I respect my writing commitment by scheduling around my daily chores and responsibilities and alerting others about my uninterrupted writing time.
Today I write.
Start your story at a moment of significant change and you immediately invite the reader into the main action of the story. Conceive of a scene in which your protagonist, antagonist, the supporting characters, or the setting itself undergoes an important change.
In most scenes with an antagonist, the antagonist is in control. If that is the case with your scene, plot your scene above the Plot Planner line or your own chart. If the protagonist is in control of what is happening, plot the scene below the line.
Usually scenes where the protagonist is in control have little to no conflict, tension, or suspense unless threatened by an antagonist. The previous writing prompt directed you to show your protagonist confronted by someone or something standing in the way of her goal. Because of what happens in that scene, write the actions the protagonist takes now that her fear, flaw, hatred, or prejudice has been activated, set off, provoked, or sparked.
Show how the protagonist usually reacts to such a challenge and the actions she takes when she is stopped, blocked, or prevented from reaching her goal. Show her emotional reaction by her behavior, her body language, the words she speaks, and what she neglects or refuses to say.
Daryl looked over his rifle, turning it over in his hands, the solid, black metal, heavy in his grip. He looked in the magazine well. Empty. He was happy about this; never had he ever thought he would be handling a gun–a rifle, as Drill Sergeant put it.
He didn’t like guns. He viewed them as cheats–weapons that needed little to no skill to wield. ‘Anyone can be scary with a gun…’ he thought.
‘It’s really no different from your photon blasters,’ said Kinder, knowing the anxiety growing in Daryl.
Daryl shook his head. ‘My energy blasts don’t kill.’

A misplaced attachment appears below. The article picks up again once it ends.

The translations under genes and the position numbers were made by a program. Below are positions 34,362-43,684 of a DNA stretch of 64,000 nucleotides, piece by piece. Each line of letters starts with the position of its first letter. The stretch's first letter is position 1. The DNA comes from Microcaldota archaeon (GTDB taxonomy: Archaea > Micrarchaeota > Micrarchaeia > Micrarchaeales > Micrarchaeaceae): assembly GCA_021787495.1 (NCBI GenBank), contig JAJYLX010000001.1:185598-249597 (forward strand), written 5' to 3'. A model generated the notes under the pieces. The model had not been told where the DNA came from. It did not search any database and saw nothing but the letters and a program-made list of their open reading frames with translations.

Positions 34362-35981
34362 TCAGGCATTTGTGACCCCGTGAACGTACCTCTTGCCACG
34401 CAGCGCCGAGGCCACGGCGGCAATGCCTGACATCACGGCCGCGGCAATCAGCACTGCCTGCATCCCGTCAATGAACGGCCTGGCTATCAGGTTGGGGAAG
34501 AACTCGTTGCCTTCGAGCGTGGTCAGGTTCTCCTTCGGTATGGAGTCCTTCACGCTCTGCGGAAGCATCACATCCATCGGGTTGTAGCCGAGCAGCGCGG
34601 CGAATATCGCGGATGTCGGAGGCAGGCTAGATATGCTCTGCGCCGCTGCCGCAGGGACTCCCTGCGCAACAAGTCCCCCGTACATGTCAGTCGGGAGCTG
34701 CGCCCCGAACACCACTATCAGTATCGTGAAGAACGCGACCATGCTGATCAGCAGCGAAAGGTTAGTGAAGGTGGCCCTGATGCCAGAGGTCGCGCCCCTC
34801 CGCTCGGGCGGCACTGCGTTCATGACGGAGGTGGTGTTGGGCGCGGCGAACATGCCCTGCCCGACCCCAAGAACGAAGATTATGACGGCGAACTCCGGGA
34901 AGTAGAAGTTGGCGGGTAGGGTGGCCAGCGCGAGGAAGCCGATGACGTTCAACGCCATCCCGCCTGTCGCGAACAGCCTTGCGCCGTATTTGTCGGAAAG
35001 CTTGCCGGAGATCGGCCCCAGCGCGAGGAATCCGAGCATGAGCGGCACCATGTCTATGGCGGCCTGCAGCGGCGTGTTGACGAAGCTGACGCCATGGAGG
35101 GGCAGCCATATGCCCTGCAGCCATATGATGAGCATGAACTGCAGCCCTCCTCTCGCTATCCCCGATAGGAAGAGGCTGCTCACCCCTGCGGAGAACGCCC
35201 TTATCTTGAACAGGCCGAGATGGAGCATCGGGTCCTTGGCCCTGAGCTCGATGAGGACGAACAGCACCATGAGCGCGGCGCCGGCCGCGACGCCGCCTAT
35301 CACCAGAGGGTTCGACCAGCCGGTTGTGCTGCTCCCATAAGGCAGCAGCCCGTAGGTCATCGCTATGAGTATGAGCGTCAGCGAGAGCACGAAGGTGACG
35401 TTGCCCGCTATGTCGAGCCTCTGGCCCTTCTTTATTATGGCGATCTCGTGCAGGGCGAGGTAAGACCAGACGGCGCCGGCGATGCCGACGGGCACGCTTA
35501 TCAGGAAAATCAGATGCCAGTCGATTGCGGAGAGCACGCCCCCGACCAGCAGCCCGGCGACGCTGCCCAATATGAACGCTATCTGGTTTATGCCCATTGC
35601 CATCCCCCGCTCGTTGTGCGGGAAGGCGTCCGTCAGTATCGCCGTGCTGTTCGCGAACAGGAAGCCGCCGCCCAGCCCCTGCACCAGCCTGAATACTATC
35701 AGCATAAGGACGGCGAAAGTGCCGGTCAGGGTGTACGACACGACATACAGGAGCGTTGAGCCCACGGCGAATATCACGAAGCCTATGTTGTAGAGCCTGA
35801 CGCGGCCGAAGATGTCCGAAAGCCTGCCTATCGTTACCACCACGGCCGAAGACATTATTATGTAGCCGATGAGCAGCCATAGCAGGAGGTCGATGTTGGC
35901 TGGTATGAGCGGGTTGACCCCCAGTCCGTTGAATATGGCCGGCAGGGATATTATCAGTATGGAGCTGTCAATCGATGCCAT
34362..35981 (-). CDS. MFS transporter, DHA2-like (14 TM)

‘You’re in a tough spot then,’ said Kinder. ‘These men want you to. They are training you to fight and kill monsters and people like us.’
‘I’m not going to, Kinder. “I will never use a gun.” He said the last part aloud, and he noticed that Gaines had looked up.
He was sitting on the floor, the white rag of his cleaning kit laid in front of him and on top that were metal pieces situated in a distinct order. Gaines’s rifle lay on his lap, in half, and Daryl wondered if Gaines had ripped it apart with his brute strength.
“You’re never going to use a gun?” he asked. “Kerns, you’re going to have to. There’s no getting around it.”
Daryl’s face flushed. He didn’t mean to say it out loud. He knew that Gaines had his own perspective on their situation, but he, Daryl, as a hero, could not agree.
“Guns are for bad guys,” Daryl said.
Gaines’s eye brows dropped into a ‘not-this-bs-again gaze.’ “Not every gun owner is a bad guy, Kerns. Cops have guns.”
“They’re trained to use guns…”
“You’re going to be trained.”
“But, you know, people like us, what do we need guns for? We have super powers!”
“We have curses. It makes us a liability to the human race…”
Daryl looked into his face. It was filled with the deepest self-loathing.
“You’re, like, super strong and fast. You’re powers are amazing!”
“I’d rather not rely on them… If I can rely on tools to keep peace I will, but my powers aren’t what they’re cracked up to be.”
“Why do you say that?”
“Come on,” he said, “Let me instruct you on taking care of your weapon. My grandpa taught me… Before he died.”